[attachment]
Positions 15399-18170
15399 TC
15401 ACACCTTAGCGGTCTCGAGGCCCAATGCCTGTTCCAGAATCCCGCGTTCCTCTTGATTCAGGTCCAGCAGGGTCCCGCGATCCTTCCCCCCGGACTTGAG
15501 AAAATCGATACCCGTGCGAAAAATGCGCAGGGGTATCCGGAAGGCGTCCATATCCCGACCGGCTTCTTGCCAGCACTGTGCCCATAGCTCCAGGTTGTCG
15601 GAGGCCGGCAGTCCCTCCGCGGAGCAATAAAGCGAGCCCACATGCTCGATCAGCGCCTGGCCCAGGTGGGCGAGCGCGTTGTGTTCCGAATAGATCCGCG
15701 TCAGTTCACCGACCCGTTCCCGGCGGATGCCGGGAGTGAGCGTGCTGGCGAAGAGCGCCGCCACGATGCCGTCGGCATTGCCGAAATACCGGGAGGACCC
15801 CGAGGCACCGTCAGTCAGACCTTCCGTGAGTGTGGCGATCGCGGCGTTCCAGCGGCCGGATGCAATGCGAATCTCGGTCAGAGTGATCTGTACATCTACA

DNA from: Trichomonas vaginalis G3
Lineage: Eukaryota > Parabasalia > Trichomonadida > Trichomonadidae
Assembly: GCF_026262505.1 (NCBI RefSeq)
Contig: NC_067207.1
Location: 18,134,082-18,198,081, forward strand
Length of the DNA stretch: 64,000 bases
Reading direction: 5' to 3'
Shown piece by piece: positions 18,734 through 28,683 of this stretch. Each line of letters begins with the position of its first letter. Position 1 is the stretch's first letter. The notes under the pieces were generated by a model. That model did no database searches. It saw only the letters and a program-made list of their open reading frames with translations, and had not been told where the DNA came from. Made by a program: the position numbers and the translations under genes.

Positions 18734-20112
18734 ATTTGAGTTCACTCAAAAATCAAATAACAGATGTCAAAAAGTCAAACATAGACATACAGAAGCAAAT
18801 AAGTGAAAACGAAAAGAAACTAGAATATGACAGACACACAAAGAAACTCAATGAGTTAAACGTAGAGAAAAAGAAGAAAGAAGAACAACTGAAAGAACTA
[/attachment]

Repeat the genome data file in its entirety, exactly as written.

Positions 15399-18170
15399 TC
15401 ACACCTTAGCGGTCTCGAGGCCCAATGCCTGTTCCAGAATCCCGCGTTCCTCTTGATTCAGGTCCAGCAGGGTCCCGCGATCCTTCCCCCCGGACTTGAG
15501 AAAATCGATACCCGTGCGAAAAATGCGCAGGGGTATCCGGAAGGCGTCCATATCCCGACCGGCTTCTTGCCAGCACTGTGCCCATAGCTCCAGGTTGTCG
15601 GAGGCCGGCAGTCCCTCCGCGGAGCAATAAAGCGAGCCCACATGCTCGATCAGCGCCTGGCCCAGGTGGGCGAGCGCGTTGTGTTCCGAATAGATCCGCG
15701 TCAGTTCACCGACCCGTTCCCGGCGGATGCCGGGAGTGAGCGTGCTGGCGAAGAGCGCCGCCACGATGCCGTCGGCATTGCCGAAATACCGGGAGGACCC
15801 CGAGGCACCGTCAGTCAGACCTTCCGTGAGTGTGGCGATCGCGGCGTTCCAGCGGCCGGATGCAATGCGAATCTCGGTCAGAGTGATCTGTACATCTACA

DNA from: Trichomonas vaginalis G3
Lineage: Eukaryota > Parabasalia > Trichomonadida > Trichomonadidae
Assembly: GCF_026262505.1 (NCBI RefSeq)
Contig: NC_067207.1
Location: 18,134,082-18,198,081, forward strand
Length of the DNA stretch: 64,000 bases
Reading direction: 5' to 3'
Shown piece by piece: positions 18,734 through 28,683 of this stretch. Each line of letters begins with the position of its first letter. Position 1 is the stretch's first letter. The notes under the pieces were generated by a model. That model did no database searches. It saw only the letters and a program-made list of their open reading frames with translations, and had not been told where the DNA came from. Made by a program: the position numbers and the translations under genes.

Positions 18734-20112
18734 ATTTGAGTTCACTCAAAAATCAAATAACAGATGTCAAAAAGTCAAACATAGACATACAGAAGCAAAT
18801 AAGTGAAAACGAAAAGAAACTAGAATATGACAGACACACAAAGAAACTCAATGAGTTAAACGTAGAGAAAAAGAAGAAAGAAGAACAACTGAAAGAACTA